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     Volume 6 Issue 9 | March 9, 2007 |

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Tying the Knot Tight

Elita Karim

White weddings charmed me as a little girl. They still do sometimes. Owing to volumes of fairy tales in my collection, and of course all the Hollywood and 'Bollywood' flicks that I have been watching repeatedly over the years, I naturally fell in love with stories ending with a 'and they lived happily ever after'. I took it for granted and expected every story that I read or watched on the tube to end in the very same way.

With eyes aging a little more than five-years-old, I watched in wonder the glamour and the glitter on television. As I sipped on my homemade orange juice, I watched intently as the happy young couple finally got what they wanted, a chance to be together for the rest of their lives. There were horses, a carriage, a jewelled umbrella, the blushing bride covered in red and gold, a handsome groom sitting next to her wearing a traditional turban and a sword by his side, ready to slay any dragon that would cross his lady's path. I would sigh and wonder about my knight in a shining armour, riding a white stallion, sweeping me off my feet and taking me far, far away from the wicked witches in the castles, ogres under the bridges and also from all those bullies at the playground at school. I was clearly tired of the woes in my life by then and was looking for a way to freedom.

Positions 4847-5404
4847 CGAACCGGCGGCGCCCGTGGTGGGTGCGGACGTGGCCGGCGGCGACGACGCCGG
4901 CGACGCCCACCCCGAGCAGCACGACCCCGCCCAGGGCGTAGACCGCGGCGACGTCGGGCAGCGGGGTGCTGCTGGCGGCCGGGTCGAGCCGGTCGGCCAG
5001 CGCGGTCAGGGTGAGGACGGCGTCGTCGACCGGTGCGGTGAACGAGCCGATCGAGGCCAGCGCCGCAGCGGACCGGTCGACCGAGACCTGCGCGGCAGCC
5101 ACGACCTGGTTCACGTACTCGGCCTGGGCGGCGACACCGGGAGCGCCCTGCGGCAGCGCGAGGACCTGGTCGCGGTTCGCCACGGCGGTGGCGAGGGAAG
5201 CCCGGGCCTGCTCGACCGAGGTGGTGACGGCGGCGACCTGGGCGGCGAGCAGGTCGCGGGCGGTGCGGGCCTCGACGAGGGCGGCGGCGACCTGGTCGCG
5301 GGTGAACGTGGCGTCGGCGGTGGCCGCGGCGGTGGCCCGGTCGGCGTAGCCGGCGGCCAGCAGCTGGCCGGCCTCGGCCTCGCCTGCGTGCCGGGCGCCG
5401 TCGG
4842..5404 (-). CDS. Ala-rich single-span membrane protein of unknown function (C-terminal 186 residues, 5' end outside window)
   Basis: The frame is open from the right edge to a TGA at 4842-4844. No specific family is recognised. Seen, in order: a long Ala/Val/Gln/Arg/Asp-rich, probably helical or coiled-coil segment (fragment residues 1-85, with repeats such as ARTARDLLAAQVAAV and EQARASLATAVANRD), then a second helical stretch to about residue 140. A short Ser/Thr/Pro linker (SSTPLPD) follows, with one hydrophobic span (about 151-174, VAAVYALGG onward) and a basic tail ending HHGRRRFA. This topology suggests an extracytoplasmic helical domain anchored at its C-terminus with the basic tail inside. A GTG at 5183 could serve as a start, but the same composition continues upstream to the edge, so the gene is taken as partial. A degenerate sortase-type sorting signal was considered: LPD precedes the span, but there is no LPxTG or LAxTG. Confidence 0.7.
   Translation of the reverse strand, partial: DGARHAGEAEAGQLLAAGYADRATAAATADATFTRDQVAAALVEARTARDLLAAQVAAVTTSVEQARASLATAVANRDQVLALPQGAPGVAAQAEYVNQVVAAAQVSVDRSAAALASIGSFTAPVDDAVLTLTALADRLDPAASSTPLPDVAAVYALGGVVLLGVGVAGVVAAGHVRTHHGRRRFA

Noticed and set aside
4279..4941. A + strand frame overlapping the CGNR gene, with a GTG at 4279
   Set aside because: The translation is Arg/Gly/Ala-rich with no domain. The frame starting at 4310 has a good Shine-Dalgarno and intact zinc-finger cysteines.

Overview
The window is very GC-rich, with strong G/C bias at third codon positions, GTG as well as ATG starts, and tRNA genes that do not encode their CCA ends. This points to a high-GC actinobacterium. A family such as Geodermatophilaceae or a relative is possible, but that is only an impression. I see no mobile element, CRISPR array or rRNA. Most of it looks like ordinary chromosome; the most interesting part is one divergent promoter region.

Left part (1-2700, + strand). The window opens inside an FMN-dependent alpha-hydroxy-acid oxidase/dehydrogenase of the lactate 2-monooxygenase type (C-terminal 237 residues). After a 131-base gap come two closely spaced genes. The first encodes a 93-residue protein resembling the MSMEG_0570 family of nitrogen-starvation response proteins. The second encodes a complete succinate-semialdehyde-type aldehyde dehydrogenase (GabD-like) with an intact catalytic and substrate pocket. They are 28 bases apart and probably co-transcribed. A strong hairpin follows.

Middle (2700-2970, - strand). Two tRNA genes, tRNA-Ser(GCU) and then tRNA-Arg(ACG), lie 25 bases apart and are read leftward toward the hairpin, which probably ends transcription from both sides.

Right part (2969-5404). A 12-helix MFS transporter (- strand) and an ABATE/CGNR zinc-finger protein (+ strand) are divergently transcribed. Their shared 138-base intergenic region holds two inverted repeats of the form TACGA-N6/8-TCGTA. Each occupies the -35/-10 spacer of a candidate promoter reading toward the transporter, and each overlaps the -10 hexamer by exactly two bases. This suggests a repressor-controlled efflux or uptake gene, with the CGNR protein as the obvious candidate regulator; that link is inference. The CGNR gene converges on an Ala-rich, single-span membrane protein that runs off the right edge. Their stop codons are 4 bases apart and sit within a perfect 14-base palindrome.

Over the years, the vision of this knight on a white horse lingered on for quite some time, before fading away with the rest of my fairytale characters. I stopped building castles, fighting pirates at sea and asking my father questions about how magicians do their magic. I realised, while growing up, that if by default, being a girl had automatically made me a part of certain institutions, philosophies and social nets created by the people themselves. I was suddenly being judged and dictated. Words like decorum and dignity, as Julie Garwood would say, were being drummed into me. This time I had a different list of questions to ask.